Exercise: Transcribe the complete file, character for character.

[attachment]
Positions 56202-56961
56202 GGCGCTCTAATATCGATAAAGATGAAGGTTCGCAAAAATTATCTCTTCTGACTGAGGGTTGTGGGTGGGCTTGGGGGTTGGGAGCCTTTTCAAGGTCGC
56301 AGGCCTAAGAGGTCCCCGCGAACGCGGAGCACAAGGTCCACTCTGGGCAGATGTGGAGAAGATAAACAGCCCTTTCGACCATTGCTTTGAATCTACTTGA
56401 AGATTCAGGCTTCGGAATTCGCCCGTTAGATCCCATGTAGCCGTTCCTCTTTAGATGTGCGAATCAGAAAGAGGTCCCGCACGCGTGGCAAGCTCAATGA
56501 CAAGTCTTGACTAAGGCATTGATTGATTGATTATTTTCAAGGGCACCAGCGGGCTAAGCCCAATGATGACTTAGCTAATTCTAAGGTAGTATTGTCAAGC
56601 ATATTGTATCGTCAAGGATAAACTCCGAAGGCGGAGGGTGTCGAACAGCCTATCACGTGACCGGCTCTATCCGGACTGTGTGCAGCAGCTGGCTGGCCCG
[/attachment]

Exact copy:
Positions 56202-56961
56202 GGCGCTCTAATATCGATAAAGATGAAGGTTCGCAAAAATTATCTCTTCTGACTGAGGGTTGTGGGTGGGCTTGGGGGTTGGGAGCCTTTTCAAGGTCGC
56301 AGGCCTAAGAGGTCCCCGCGAACGCGGAGCACAAGGTCCACTCTGGGCAGATGTGGAGAAGATAAACAGCCCTTTCGACCATTGCTTTGAATCTACTTGA
56401 AGATTCAGGCTTCGGAATTCGCCCGTTAGATCCCATGTAGCCGTTCCTCTTTAGATGTGCGAATCAGAAAGAGGTCCCGCACGCGTGGCAAGCTCAATGA
56501 CAAGTCTTGACTAAGGCATTGATTGATTGATTATTTTCAAGGGCACCAGCGGGCTAAGCCCAATGATGACTTAGCTAATTCTAAGGTAGTATTGTCAAGC
56601 ATATTGTATCGTCAAGGATAAACTCCGAAGGCGGAGGGTGTCGAACAGCCTATCACGTGACCGGCTCTATCCGGACTGTGTGCAGCAGCTGGCTGGCCCG